This is an obsessively detailed parser-based sci-fi story that took me the full two hours to play, albeit not all in one sitting. The richness of the game’s background, character backstories, and the number of rooms and detailed objects in them more than makes up for however many stories I have criticized as under implemented in this IFcomp.
The amount of detail is at first overwhelming, but I am sure it is only a fraction of the world that this author has generated. I don’t doubt that in creating this game, the author generated extensive histories of each alien world and extensive character sketches for each character, but had to make some tough choices about how much of this material to hold back on in order to condense the story to two hours of playing time.
[Some spoilers follow beyond this point]
The main character, Kareene Veet, starts the game on the bridge of a starship, disoriented by whatever disaster has just befallen the ship. She is trapped under a dislodged panel and can’t focus on anything else, so the player has an immediate sense of urgency, and instead of examining every object on the bridge and snagging all the knick-knacks within reach, Kareene is forced to focus on freeing herself. After that, surrounded by bodies of other crew members, she can begin to try to piece together what went wrong.
During the first part of the game, the player spends a significant amount of time exploring the ship, which provides the author a chance to gradually fill in background: what is this ship, what was its mission, who are the people on it, what are the larger political and cultural settings, and what current events in the world could influence the story on the ship?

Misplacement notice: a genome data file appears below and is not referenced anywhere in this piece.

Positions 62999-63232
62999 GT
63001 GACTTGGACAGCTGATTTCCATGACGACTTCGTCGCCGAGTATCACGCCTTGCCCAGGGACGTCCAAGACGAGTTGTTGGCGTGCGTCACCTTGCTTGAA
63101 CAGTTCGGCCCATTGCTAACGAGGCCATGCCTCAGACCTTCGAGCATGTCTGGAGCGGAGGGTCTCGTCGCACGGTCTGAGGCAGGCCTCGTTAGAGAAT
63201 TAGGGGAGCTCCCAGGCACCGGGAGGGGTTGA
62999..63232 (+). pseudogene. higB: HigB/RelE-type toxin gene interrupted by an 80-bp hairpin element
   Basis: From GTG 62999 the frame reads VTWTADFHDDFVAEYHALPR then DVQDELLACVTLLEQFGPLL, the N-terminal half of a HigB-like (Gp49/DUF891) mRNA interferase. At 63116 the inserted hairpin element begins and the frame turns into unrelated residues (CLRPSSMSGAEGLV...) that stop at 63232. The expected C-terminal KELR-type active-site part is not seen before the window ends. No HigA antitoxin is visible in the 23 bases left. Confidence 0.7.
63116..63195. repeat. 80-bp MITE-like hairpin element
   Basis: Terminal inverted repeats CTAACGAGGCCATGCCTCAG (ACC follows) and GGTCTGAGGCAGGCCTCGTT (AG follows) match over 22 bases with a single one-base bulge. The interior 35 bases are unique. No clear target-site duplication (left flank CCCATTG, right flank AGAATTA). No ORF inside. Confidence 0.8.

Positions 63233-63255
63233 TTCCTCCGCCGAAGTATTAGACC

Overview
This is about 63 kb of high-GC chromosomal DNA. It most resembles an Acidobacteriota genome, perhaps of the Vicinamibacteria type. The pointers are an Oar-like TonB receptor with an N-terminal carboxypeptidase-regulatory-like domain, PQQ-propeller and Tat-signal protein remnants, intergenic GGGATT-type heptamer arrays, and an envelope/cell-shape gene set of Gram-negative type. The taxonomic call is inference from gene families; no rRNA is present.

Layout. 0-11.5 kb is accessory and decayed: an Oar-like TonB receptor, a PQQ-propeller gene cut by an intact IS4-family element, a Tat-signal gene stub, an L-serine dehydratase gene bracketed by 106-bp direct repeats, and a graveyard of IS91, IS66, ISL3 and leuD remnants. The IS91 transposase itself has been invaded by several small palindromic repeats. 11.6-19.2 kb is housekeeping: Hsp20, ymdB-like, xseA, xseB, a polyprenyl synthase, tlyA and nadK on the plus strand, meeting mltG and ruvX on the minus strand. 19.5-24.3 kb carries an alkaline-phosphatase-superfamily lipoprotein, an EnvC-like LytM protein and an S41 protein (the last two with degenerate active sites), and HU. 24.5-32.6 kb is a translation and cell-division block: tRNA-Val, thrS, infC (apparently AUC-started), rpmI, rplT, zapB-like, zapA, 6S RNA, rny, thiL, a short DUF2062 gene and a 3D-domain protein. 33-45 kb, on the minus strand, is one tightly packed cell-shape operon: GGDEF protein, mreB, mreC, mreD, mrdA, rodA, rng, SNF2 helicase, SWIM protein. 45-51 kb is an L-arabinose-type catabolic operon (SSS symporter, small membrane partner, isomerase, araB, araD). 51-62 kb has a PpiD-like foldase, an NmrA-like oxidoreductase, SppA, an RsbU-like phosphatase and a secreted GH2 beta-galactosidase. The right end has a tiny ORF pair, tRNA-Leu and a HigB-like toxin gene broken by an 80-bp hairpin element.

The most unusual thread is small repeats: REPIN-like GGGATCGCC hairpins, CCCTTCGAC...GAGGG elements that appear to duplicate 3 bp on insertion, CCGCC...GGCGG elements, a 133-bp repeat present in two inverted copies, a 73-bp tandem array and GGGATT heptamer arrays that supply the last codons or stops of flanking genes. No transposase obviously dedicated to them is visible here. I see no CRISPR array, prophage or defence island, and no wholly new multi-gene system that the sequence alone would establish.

It is a ton of exposition, but it is all interwoven into description of objects or mentioned in Kareene’s thoughts. The reader is never confronted with a solid wall of dense text; all the necessary background is broken up into digestible bits. Not all of it ties together immediately, so there is some burden on the reader to file it all away for future reference, but even at a fairly early point the reader can sense that the various threads will eventually come back together.
Nonetheless, at the start, the game world seems to expand exponentially and the reader may be anxious about keeping track of everything. A few minutes of wandering the ship is enough to understand that it is huge and that some sort of map is going to be necessary. A map is not included in the feelies, so I initially presumed I would need to draw one. However, the game’s extensive help system indicates that there is a “map” command. I tried it and got no response — it turns out that just a few turns later, the player comes across an in-game map, and from that point forward, the map command displays the map in the interpreter.
There is a lot of running around the ship in this game, and until the map burnt itself into my memory, I found it indispensable to have the map available for reference. The map command is a nice feature, but on my laptop screen I could only see the map for one or two moves before it scrolled away. To make my life easier, I screen captured the map and kept it open in another window for the rest of my sessions. I’d recommend doing that.